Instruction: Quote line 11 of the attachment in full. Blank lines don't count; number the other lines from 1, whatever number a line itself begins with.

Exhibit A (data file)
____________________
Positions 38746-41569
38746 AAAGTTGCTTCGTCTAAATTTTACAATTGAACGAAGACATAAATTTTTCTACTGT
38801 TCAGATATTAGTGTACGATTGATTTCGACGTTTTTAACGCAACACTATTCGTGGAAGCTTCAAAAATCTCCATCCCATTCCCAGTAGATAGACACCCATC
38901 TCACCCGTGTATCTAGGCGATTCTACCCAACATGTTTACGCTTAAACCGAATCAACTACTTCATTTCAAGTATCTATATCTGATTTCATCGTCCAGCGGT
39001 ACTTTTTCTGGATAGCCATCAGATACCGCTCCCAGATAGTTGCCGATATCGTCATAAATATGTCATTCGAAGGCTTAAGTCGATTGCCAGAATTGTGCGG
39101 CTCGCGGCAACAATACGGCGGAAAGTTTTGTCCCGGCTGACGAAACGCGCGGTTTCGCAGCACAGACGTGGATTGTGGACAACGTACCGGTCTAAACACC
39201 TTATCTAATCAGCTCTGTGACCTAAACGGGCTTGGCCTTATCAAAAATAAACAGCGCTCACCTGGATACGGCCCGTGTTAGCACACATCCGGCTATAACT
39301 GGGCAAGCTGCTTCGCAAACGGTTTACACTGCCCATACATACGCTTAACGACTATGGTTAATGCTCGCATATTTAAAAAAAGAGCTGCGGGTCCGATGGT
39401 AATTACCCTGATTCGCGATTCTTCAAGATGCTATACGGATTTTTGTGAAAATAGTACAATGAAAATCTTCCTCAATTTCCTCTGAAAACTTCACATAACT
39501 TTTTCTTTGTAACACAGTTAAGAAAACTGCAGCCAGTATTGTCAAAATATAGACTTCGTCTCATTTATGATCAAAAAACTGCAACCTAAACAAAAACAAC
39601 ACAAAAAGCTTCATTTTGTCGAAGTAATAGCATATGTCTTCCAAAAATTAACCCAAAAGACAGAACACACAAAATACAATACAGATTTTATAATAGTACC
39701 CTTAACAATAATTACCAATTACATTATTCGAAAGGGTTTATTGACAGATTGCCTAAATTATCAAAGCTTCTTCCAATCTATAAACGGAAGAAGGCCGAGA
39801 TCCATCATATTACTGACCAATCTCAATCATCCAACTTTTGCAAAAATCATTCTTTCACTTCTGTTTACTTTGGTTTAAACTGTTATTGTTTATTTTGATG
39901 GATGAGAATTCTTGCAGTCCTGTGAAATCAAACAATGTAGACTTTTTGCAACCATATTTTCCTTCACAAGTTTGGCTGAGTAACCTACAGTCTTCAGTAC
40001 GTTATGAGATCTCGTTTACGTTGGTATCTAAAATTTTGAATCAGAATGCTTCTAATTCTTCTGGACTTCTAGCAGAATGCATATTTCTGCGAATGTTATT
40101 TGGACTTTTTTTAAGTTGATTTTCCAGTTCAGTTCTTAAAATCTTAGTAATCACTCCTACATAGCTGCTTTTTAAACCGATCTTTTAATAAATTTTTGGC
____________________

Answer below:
39601 ACAAAAAGCTTCATTTTGTCGAAGTAATAGCATATGTCTTCCAAAAATTAACCCAAAAGACAGAACACACAAAATACAATACAGATTTTATAATAGTACC